08: A dirt pile is a gift
Turning the lawn into a meadow is not a pretty process
Last week, we finally managed to kill off all our grass.
One of my first pieces for this newsletter was about how much I hate our raggedy, pitted lawn, and about my fantasies of turning it into a meadow—berries and wildflowers intermixed with native shrubs, all low-maintenance and largely edible. We shared my half-baked idea with Tari from Wildscape Gardens, who turned it into a garden plan and a tasklist whose timeline stretches through 2023.
When the new front lawn finally comes together, it will have goumi berries, rhubarb, miner's lettuce, comfrey, maybe an olive tree. I'm excited at the thought of wandering through it, constantly grazing, as the colors and flavors shift along with the seasons. But the first step of replacing the grass with a meadow is the most physically grueling part of this whole process: sheet-mulching.
Anyone who knows much about gardening, which does not include me, has heard about sheet-mulching, aka the "lasagna method" of layering cardboard, compost, and mulch on top of the lawn rather than digging it up. It's the least invasive way of killing off plants that exert a stubborn will to survive and building new topsoil at the same time. The laissez-faire nature of the process has appealed to me for multiple reasons. I can only imagine the disaster that I would wreak with rototillers or sod cutters, probably removing a few toes in the process. But I also held off on sheet-mulching until it became clear we couldn't do anything else until it was done.
So we emptied the shed of all the cardboard boxes we've stuffed into it over the past year and broke them down flat to form the first layer. The seven cubic yards of soil-compost mix I ordered for layer two arrived as I was in the middle of a complicated Zoom call, so I waved at the delivery guy and pointed to a spot on the street. The next time I looked, he'd dumped a five-foot-high pile that stretched so far into the road we worried cars would crash into it.
Over the next 10 days, we dug out borders along the sidewalk and driveway, laid down the cardboard, shoveled dirt over top, went in search of more cardboard, shoveled more dirt over top, and so on, until the road finally cleared. Our next-door neighbor fetched a stack of empty boxes from his workplace for us. Our local market now knows me by name.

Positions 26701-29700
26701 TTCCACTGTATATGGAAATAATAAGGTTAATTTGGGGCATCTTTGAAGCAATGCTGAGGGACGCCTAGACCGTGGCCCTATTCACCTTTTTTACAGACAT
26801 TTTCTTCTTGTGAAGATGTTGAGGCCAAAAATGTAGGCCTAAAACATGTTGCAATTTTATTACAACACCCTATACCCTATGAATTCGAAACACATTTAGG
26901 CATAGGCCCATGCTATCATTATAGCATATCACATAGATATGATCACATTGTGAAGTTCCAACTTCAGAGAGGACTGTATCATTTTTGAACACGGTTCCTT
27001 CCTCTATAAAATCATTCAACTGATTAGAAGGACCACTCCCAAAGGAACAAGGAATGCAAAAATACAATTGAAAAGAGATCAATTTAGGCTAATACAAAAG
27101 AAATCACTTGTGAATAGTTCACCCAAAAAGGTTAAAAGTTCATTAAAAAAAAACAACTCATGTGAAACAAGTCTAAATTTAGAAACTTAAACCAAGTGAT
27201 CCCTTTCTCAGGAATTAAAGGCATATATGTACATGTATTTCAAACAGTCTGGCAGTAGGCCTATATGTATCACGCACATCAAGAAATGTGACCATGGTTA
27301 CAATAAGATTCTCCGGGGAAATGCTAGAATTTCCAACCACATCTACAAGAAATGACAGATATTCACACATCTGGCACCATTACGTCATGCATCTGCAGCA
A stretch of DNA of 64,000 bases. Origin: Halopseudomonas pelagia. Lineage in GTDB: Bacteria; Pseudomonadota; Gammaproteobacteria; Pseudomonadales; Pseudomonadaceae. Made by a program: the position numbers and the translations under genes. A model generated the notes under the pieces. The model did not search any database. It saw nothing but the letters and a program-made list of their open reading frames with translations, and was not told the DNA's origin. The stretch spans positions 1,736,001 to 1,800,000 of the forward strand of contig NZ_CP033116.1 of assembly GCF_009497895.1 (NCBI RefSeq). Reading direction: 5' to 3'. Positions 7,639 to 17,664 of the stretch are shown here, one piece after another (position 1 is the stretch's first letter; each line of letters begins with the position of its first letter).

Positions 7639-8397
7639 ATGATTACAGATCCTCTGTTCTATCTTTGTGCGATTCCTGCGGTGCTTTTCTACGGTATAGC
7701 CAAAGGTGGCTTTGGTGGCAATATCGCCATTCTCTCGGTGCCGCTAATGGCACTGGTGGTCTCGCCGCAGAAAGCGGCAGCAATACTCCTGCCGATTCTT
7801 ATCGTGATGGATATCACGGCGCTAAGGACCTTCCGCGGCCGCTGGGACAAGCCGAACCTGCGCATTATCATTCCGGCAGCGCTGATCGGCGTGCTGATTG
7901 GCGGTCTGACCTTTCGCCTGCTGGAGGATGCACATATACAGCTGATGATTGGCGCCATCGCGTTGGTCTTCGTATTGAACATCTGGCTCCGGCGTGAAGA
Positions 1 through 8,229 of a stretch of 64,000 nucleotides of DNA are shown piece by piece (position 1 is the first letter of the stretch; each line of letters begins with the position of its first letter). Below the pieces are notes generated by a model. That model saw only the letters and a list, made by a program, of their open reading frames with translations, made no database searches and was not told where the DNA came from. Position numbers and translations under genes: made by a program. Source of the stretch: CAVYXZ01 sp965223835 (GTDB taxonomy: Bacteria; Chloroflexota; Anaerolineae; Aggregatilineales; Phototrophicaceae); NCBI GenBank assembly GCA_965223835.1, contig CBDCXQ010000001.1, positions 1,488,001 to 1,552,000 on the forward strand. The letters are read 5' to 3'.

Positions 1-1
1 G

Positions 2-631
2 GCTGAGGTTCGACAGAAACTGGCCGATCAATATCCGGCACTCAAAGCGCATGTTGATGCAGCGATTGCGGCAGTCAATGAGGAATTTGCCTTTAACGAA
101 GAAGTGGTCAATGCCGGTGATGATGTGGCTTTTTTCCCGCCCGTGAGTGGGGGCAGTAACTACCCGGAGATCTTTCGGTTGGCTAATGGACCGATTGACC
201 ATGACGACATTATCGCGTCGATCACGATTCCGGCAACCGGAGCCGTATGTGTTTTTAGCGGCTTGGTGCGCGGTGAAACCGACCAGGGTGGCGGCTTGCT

Now we're waiting for ChipDrop so we can spread out the final, top layer. With ChipDrop, you can request a heap of wood chips from arborists who have ground up downed trees. The service is free, but there's a catch: You won't know when they'll arrive, nor how much they'll drop off. We need seven cubic yards, and we could get four. Or twenty.
Photo: The yard when we bought the house. (Clearly we’ve done some painting, too.)
For the moment, our house sits on an expanse of black dirt, with cardboard flaps and a few Terminator-strength weeds poking through. It looks like a bad third-grade art project, and even after we spread out the chips, it won't look much better. A lumber yard is not a meadow. Even as the microbes and the worms break down the chips and compost, and the tiny plants we place around the lawn next fall take root, the yard will look brown and sterile for several years. There's no rushing along the process of soil building.
Our three-year anniversary in Portland is this week—or, as I like to call it, nine months plus a pandemic. The anniversary makes me feel a little resentful about the fact that, after all this time, I have still never quite settled in to my new city. Looking out at the 5.5 tons of dirt we have just dumped onto our yard, however, offers a strange kind of reassurance: We have started a project that will take a pandemic's amount of time to show results.
Sure, I'll be harvesting jostaberries and wine cap mushrooms before that, but this yard is going to look shitty and half-baked for years as the grass roots decay into humus, the wood chips degrade, and the new plants spread and re-seed. In some small way, I've handed my vision for this meadow over to the plants and microbes, and plant time is not human time. The interminable limbo of the last two years is nothing to a patch of earth.
I wouldn't call the emotion that drives this transfer of control hope. Or trust. It's more of an acceptance that this time I’m willfully entering into a new limbo, and limbo will always be ugly. But it's not stasis. It’s not an end. Even during my own pandemic limbo, so much about how I think about work, and writing, and what it means to live in a place has evolved, and I’m kind of content with how it’s turning out. So if the yard is ugly, it's ugly for a reason.
That said, I'm going to finally put up a sign letting our neighbors know we’re participating in Portland’s backyard habitat program, and this yard is in a state of transition. God forbid anyone thinks I want it to look this way.